The study of heresies is an interesting one, partly because the ideas that were ruled out of orthodoxy tell us a lot about the nature of orthodoxy, and partly because, particularly in the case of the early heretics, they were at least partly responsible for the very formation of orthodoxy: often they put forward ideas that, at the time, seemed (at least to them) congruent with the teachings of the Church, and so forced a discussion about whether or not what they said could be considered Christian, and if not, why not.
One of those early and influential heretics was Marcion, who led a briefly prosperous sect which was excommunicated in about 144 AD. We know about him mostly from Christian apologists like Justin, Tertullian and Irenaeus, who wrote treatises about why he was wrong. At the heart of Marcion's thought seems to be a struggle to reconcile the Old and New Testament. Marcion decided that it was impossible, and argued that the Gods of the Old and New Testament were in fact two Gods, rather than the same God. The God of the Old Testament was a Bad God, "the author of evils, a lover of war, inconstant in judgement, and contrary to himself", who created the world. The Father of Jesus was a superior God who offered salvation through the escaping of the physical world, and human bodies which were unredeemable. Marcion was, as a result, the first to suggest an official Christian scriptural canon, which he thought should consist of the gospel of Luke and some of Paul's letters, both heavily edited to get rid of any passages which suggested continuity between the Father of Jesus and the Creator God of the Old Testament.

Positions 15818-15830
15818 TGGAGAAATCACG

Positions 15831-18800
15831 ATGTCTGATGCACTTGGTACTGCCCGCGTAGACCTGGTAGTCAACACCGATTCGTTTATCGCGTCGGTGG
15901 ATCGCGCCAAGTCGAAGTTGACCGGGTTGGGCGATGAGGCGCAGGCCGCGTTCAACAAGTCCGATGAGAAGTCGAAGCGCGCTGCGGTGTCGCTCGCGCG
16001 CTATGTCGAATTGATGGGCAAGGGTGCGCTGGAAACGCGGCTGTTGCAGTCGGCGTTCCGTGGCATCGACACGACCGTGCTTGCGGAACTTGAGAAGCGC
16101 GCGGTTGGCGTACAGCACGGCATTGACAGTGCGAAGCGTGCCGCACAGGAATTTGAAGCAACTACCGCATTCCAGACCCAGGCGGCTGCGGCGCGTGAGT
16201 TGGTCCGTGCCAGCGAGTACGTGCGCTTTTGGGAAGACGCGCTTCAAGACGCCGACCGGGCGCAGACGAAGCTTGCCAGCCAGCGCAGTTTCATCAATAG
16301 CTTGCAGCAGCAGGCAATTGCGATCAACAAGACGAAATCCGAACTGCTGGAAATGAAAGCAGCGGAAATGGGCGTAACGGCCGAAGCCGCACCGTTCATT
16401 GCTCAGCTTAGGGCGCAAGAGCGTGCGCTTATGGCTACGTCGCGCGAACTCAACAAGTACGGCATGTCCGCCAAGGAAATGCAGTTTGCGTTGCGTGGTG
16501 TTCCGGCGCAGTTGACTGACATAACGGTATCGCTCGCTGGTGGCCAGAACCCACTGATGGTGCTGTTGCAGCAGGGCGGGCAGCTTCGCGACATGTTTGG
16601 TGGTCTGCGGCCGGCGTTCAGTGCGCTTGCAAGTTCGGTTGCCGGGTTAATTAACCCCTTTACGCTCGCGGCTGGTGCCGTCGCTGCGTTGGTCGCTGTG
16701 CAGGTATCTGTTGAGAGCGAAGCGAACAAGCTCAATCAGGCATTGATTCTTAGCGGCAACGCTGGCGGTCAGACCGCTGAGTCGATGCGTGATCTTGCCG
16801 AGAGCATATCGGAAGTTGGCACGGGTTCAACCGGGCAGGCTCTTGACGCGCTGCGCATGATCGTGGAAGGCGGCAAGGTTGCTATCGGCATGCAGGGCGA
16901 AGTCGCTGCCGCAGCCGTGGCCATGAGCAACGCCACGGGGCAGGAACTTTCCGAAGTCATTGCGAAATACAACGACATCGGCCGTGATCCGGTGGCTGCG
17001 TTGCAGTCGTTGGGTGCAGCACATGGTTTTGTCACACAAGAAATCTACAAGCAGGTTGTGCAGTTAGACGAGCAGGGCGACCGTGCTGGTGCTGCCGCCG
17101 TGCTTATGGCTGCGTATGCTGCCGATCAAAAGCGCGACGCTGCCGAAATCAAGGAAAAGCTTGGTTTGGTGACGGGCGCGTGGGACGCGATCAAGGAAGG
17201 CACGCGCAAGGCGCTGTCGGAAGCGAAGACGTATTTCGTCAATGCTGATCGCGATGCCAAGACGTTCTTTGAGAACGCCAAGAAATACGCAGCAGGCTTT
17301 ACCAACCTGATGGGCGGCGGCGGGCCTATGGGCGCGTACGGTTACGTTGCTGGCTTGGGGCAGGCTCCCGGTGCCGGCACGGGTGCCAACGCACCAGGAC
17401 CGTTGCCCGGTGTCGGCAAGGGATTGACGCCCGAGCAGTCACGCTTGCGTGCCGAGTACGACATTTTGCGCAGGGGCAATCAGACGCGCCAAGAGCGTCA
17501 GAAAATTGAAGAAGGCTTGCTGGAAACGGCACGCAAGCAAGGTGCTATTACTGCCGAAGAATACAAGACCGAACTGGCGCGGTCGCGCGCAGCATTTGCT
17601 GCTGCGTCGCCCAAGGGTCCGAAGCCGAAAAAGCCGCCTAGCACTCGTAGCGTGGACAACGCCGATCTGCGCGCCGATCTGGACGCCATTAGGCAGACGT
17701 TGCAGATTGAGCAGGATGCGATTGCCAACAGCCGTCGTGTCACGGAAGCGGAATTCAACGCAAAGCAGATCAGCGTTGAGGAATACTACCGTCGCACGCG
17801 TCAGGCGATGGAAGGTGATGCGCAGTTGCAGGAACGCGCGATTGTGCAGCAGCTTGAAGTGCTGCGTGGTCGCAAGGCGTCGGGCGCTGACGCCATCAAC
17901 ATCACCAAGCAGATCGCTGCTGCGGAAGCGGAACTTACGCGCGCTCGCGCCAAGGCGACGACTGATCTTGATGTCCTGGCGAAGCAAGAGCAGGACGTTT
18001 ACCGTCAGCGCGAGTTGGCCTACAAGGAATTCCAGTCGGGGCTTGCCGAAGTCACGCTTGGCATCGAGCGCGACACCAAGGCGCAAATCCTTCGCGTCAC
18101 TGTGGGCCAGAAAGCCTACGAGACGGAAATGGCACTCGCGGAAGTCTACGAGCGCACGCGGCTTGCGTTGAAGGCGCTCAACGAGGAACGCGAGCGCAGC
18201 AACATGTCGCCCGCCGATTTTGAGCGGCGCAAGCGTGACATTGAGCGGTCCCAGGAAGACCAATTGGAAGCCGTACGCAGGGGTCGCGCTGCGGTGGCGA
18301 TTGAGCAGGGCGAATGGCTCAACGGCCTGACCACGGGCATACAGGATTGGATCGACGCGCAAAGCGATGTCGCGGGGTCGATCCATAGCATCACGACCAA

I think Marcion's interesting for a few reasons. Firstly, because he does the thing that heretics often do, and goes for the easy theological way out. The Old Testament is difficult, presenting a God who, at times, can seem like a bit of a git. What do we do? Heretical andswer: get rid of it, and keep the bits we like instead. A theme of the Church's slow formation of doctrine seems to be that they go for the difficult answers, the messy solutions that often feel less like solutions and more like the permanent inscription of difficulty into Christian theology. Partly as a result of Marcion, the slow emergence of a canon of Scripture begins around this time, saddling us once and for all with a Bible riddled with difficult questions, apparent contradictions, and a story which can feel pretty alien to the God we think we know. Loads more fun, of course, and probably a lot more useful in helping to engage with a world that's equally tricksy and befuddling, but you can't help sympathising a bit with old Marcion, not least because I think that we're almost all guilty of doing what he did and ignoring the difficult bits of the Bible.
Also, I think that we see in Marcion another regular theme of early Christian thought: the attempt to reconcile the teachings of Jesus, the Hebrew Scriptures and the apostles with contemporary Greek thought. Marcion's idea of two Gods bears some resemblance to the thought of Numenios, a Middle Platonist, although on reflection I think we'll come back to that some other day, as that's a whole big barrel o'worms. But for now, suffice it to say: there are lots of arguments now about the Greek philosophical legacy in Christian thought - how influential it is, whether its influence is a good thing or a bad thing - but I think the case of Marcion shows that, at least some of the time, Greek philosophical ideas were rejected, however appealing, because they simply couldn't be made to fit into Christian orthodoxy.